Johanna grew up in Adjuntas, a small town in the mountains of central Puerto Rico where natural beauty abounds. With this natural beauty comes natural resources that need to be protected and preserved. Johanna became an advocate for conservation and environmental protection as a teenager. This passion for the environment has shaped her education and career.
Today, she is an associate professor in our wildlife and conservation program at A&M-Commerce where she loves mentoring her students and guiding them as they find their niche in the wide world of wildlife and conservation.
A Conservation With Dr. Delgado-Acevedo
What would you tell a student who is thinking about attending A&M-Commerce?
“Welcome to our university. I want you to feel you are part of the university. We, faculty and staff, will support you and will guide you through your time at A&M-Commerce. We do not have a lot of women in wildlife field and even fewer Latinas, so I am one of their strongest advocates.”
What draws you to your discipline?
“Although I was not an outdoor person growing up, I was an advocate for ecological and natural resources conservation. I became involved with a community-based organization known as Casa Pueblo that fought against multinational companies that wanted to developed open-pit mining in Puerto Rico. I was fifteen-years-old at the time and have continued my involvement ever since.”
What has been your favorite course to teach?
“I have two. One course is environmental justice. When I teach this class, I am able to educate my students about the importance of civic involvement and how to make a difference. For example, pollution is not equally distributed around the world. Some groups are more affected by pollution than others. I help my students learn about solutions that address these inequalities and help these populations have a better environment with less pollution. Another favorite course is when I take students abroad to Puerto Rico, my home. This course is important to me because I love ecological agriculture. I work with my students as they learn about alternatives to traditional agricultural practices. We also explore agroecological principles as we engage in hands-on experiences.”
Tell us about a project on which your students are currently working.
“My students and I are busy. One student is researching restoration of Blackland prairies focusing on how the use of herbicides, fire and native species can restore native prairies. Another student is researching freshwater turtle communities in Northeast Texas. A third student is developing a population model for the number of cottonmouth snakes in our wetland areas. The goal is to use this population model to predict population density of other pit vipers that might be endangered. A fourth student wants to see if there is any effect of urban areas on frogs and toads. He will study changes in frog community composition along an urban gradient (from Dallas to Cooper). Also, we are studying the use of camera-traps to study herpetofauna in constructed wetland systems. In addition, we have two wild pig projects, the first is using fencing and decoys as deterrents for wild pigs in agricultural land; the second is using Unmanned Aerial Vehicles to study the impact of wild pigs in agricultural land. Lastly, we are working on describing bat communities in Northeast Texas, the presence of rattlesnake-master borer in Northeast Texas and diet and food availability for frogs in this region.”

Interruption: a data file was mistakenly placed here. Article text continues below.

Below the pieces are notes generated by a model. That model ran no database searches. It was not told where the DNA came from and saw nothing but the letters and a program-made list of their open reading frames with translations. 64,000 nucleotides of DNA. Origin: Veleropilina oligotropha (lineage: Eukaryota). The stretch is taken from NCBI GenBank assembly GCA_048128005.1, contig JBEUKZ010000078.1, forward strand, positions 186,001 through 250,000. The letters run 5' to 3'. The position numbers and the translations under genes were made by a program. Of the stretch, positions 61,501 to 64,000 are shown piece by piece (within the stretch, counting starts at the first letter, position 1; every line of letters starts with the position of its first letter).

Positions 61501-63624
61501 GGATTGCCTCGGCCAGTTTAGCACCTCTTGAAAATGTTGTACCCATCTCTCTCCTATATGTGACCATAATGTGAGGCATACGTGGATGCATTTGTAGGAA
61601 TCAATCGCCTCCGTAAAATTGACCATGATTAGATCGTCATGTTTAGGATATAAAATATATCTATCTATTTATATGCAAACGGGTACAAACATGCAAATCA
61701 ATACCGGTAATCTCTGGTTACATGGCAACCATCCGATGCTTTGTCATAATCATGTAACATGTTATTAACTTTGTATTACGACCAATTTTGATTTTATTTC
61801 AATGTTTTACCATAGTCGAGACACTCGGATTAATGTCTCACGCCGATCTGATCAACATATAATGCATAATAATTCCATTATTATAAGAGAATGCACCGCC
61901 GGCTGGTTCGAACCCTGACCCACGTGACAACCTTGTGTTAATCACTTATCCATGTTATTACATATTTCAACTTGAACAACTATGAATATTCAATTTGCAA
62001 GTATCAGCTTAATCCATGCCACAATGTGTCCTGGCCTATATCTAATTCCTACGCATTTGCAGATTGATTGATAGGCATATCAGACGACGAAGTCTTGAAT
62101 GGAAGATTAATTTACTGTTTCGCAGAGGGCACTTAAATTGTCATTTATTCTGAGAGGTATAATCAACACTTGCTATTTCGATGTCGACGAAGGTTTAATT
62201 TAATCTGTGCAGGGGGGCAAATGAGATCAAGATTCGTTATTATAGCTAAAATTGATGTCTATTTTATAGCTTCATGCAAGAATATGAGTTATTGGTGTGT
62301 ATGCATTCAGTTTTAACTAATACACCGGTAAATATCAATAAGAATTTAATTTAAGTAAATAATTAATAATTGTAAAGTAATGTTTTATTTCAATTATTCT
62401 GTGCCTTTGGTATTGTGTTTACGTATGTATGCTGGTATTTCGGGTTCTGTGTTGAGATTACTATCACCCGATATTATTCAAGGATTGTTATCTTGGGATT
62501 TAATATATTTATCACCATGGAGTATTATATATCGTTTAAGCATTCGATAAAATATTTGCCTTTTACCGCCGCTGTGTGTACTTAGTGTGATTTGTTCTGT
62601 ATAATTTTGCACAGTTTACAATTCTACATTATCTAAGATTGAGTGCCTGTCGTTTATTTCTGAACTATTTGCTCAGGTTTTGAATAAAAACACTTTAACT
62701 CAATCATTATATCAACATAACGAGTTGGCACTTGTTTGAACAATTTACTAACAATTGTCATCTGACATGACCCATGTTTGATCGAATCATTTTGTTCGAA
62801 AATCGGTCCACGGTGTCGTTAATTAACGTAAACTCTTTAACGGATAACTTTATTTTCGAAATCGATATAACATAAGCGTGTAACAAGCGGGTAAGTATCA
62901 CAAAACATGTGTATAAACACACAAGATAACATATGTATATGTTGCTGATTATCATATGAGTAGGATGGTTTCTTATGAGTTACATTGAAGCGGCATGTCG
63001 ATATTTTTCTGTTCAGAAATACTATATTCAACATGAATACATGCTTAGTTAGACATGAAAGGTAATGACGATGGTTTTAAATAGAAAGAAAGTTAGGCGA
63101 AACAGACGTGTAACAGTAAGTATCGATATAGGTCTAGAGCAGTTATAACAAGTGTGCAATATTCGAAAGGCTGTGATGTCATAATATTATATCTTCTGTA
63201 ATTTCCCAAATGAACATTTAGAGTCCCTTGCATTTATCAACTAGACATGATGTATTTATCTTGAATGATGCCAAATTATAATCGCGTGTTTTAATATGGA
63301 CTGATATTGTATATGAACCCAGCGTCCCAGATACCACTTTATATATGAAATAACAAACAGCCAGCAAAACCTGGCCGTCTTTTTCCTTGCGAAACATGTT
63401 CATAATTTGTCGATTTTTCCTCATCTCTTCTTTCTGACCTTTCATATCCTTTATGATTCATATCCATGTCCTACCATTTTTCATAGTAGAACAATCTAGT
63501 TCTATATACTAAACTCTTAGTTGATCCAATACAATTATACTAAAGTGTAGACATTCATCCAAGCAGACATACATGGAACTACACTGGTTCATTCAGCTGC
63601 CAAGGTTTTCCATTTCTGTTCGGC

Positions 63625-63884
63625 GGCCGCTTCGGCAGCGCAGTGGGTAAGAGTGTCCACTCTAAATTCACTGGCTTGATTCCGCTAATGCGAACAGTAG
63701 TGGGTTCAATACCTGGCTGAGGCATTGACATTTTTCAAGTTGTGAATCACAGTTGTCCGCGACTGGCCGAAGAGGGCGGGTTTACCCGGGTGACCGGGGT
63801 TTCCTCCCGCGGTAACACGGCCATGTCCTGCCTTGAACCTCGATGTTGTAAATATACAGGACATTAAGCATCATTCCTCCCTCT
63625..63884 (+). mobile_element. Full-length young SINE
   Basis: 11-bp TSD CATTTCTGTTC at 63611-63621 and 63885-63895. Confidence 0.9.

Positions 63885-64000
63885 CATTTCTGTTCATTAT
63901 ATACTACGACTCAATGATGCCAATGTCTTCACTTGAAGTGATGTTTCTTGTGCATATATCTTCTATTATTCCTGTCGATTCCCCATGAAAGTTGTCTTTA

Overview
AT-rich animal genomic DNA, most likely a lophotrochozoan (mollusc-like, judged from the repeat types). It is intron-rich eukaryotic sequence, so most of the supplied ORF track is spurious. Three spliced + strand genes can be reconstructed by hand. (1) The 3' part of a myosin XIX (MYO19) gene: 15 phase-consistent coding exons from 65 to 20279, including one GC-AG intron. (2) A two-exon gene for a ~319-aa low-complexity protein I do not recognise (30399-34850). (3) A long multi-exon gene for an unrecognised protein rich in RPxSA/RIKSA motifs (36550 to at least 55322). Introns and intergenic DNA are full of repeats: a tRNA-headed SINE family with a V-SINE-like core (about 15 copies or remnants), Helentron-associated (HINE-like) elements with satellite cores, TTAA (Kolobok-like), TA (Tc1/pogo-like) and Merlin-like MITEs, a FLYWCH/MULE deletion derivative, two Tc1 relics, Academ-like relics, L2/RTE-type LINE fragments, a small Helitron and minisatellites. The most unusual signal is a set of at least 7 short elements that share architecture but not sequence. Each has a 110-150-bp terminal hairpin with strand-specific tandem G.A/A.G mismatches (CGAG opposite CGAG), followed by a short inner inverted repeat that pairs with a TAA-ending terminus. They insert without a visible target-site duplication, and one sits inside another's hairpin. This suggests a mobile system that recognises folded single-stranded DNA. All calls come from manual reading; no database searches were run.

What are a few careers that somebody who studies wildlife might go into, especially for a person who is undecided?
“It depends on whether the student wants to work in education, for a government agency, a non-governmental organization or a private company. I encourage you to attend graduate school to pursue a master’s degree or a PhD. You are better prepared in whatever area you choose by the time you graduate. There are many jobs in the Texas Parks and Wildlife Department if you are interested in staying in the area. At the federal level, you might consider an agency like the Environmental Protection Agency (EPA), the Forrest Service and Fish and Wildlife Services. There are also many non-governmental and nonprofit organizations that might be a better fit for you such as the Nature Conservancy or private companies doing land restoration or habitat inventories. Other important careers are research and education, specifically ecological education in museums, zoos and other organizations.”
Can you tell me a bit about your Involvement in the Latina faculty and staff association?
“I'm excited to be part of this association and am the board's secretary. We have a lot of plans for our students, faculty and staff. Everyone knows that we exist, that we have a strong presence in the university and that we do a lot for the university. My goals are to concentrate on Latinas in science and to continue my work with our members in all the initiatives.”
- Ph.D., Wildlife Sciences and Landscape Genetics, Texas A&M University-Kingsville, Caesar Kleberg Wildlife Research Institute 2010
- M.S., Tropical Biology, University of Puerto Rico-Río Piedras, 2005
- B.S., University of Puerto Rico-Cayey
- Associate Professor, Texas A&M University-Commerce, 2020-present,
- Assistant Professor, Texas A&M University-Commerce, 2014-2019
- Research Coordinator, Pontifical Catholic University of Puerto Rico and Rico and Casa Pueblo de Adjuntas, 2012-2014
- Visiting Assistant Professor, Sul Ross State University, 2012
- Postdoctoral Fellow, University of Hawaii-Manoa, 2011
- Director, Botanical Gardens of the University of Puerto Rico, 2009-2011